Use this URL to cite or link to this record in EThOS: http://ethos.bl.uk/OrderDetails.do?uin=uk.bl.ethos.566061
Title: Boundary shear in rectangular and compound ducts
Author: Patel, Harish S.
Awarding Body: University of Birmingham
Current Institution: University of Birmingham
Date of Award: 1984
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Abstract:
Experiments have been performed in a rectangular duct for aspect ratios, B/H, varying between 0.1 and 10, and in a compound duct comprising of one rectangular main channel and two symmetrically disposed flood plains, for 0.057 < (H-h)/H < 0.491, B/b = 5.2 and b/h = 0.934, in order to obtain boundary shear stress distributions and primary flow isovels. follows page 41. The symbols are defined in Fig.(3.1) which In the smooth rectangular duct, perturbations were noticed in the bed shear stress distributions and were related to the secondary flow cells, which in turn depend upon the aspect ratio. An empirical equation is presented giving the number of these secondary flow cells for a given aspect ratio, for B/H < 3.0. Equations are also presented giving the percentage of the total shear force carried by the walls, the mean boundary shear stresses, the maximum boundary shear stress and the bed centreline shear stress, in terms of the aspect ratio. Experiments in the rectangular duct were also performed with rough and differentially roughened surfaces. The results are compared with the open channel results at comparable aspect ratios and small differences are shown to exist. In the compound duct, the boundary shear force results are used to calculate the apparent shear force on vertical, horizontal and inclined interfaces. Their variation with depth is studied to explore the lateral and vertical transfer of momentum. The effect of introducing roughness on the flood plains is also examined. The three-dimensional nature of the flow in the compound duct is demonstrated by the lateral variation of the depth mean velocities, the primary flow isovels and the variation of subsection mean velocities on the flood plains and in the main channel. Various sub division methods for discharge predictionlre examined and the methods with horizontal and inclined interfaces are shown to give the best discharge results. The results are also compared with the open channel results and are found to generally accord with them.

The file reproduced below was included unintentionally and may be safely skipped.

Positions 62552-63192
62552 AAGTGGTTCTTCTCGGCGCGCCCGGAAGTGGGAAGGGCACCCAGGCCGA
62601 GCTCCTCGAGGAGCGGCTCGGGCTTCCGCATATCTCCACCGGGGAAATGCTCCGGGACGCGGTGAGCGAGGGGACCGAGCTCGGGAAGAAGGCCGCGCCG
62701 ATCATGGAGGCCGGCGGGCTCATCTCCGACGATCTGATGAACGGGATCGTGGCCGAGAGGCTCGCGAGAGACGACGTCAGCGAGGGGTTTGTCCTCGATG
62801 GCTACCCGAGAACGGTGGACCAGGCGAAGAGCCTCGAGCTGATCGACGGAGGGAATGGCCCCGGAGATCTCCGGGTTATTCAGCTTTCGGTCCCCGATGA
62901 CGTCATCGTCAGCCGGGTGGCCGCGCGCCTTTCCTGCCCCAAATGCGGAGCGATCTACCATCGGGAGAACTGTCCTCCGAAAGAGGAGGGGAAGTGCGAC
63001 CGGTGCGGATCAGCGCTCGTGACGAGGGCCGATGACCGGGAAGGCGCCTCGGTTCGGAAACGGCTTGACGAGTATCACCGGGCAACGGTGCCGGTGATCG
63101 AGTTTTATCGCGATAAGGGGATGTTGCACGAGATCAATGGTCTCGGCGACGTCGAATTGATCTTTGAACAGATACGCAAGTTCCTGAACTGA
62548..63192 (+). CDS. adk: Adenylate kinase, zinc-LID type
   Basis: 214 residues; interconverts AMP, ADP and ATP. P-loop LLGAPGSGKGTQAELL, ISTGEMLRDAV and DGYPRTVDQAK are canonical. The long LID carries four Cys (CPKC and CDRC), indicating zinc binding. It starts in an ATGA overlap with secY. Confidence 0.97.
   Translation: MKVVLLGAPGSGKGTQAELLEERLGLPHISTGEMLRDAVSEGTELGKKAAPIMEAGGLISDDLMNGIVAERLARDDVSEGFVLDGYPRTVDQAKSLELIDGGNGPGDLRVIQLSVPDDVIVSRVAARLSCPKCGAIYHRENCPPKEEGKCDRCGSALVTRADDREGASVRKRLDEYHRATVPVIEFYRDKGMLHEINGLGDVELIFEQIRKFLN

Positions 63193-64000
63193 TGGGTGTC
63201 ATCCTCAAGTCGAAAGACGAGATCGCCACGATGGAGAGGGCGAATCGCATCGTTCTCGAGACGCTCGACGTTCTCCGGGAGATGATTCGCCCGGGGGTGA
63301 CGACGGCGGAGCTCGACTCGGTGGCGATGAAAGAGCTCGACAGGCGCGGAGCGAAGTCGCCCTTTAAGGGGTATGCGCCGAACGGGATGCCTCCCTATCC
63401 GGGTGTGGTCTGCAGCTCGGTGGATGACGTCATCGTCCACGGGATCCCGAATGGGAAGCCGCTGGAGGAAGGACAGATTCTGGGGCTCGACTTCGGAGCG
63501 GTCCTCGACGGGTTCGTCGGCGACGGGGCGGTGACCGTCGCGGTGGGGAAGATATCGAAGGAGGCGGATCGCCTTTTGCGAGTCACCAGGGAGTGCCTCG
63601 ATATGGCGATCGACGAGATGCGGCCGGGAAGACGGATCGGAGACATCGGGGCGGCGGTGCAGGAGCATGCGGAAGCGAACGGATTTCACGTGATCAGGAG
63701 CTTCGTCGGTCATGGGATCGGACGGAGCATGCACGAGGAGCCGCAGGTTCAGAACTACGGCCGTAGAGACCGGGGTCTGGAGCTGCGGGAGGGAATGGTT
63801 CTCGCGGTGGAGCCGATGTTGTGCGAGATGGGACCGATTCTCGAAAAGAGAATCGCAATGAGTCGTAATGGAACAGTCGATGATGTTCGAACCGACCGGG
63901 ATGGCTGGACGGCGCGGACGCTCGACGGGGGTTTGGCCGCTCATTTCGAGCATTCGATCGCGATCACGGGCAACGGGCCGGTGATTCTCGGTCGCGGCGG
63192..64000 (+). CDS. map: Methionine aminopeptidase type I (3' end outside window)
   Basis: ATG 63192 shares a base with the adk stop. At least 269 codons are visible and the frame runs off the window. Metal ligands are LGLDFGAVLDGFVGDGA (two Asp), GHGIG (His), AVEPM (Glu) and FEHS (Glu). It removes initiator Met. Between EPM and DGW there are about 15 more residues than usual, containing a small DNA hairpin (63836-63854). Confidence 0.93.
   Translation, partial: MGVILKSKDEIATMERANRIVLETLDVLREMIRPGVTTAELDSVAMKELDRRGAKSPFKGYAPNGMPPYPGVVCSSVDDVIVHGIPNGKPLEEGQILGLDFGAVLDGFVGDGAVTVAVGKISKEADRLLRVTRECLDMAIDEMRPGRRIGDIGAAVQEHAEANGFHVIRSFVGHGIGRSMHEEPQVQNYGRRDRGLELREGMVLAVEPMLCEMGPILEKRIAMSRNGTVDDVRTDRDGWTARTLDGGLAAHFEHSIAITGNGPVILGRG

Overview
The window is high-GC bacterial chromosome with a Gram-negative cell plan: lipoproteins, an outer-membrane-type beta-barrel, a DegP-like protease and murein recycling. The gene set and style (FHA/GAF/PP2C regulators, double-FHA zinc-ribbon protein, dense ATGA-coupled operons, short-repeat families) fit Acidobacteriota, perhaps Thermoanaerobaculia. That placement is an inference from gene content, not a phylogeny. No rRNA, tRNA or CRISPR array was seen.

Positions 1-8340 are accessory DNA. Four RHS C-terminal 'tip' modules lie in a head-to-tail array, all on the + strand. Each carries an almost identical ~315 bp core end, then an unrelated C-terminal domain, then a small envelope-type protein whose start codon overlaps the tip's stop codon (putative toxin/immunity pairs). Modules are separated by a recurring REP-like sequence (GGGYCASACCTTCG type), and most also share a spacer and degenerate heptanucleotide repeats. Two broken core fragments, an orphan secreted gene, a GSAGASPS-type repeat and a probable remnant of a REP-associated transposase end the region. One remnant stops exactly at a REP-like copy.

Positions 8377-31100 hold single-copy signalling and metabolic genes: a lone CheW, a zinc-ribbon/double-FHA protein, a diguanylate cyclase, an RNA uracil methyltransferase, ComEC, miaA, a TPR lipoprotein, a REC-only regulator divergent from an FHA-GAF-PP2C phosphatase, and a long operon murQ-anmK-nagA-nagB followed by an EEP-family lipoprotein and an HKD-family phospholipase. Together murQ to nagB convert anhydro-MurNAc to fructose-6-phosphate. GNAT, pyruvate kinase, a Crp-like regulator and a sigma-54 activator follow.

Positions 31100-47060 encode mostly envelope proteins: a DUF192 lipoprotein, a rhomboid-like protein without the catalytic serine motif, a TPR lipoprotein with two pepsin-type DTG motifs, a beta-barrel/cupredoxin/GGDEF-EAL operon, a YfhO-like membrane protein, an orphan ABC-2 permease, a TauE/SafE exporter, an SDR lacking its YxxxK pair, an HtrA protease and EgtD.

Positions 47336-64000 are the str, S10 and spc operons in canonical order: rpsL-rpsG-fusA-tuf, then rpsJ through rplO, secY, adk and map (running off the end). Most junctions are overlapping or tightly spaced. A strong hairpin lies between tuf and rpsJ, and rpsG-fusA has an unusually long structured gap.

Supervisor: Not available Sponsor: Not available
Qualification Name: Thesis (Ph.D.) Qualification Level: Doctoral
EThOS ID: uk.bl.ethos.566061  DOI: Not available
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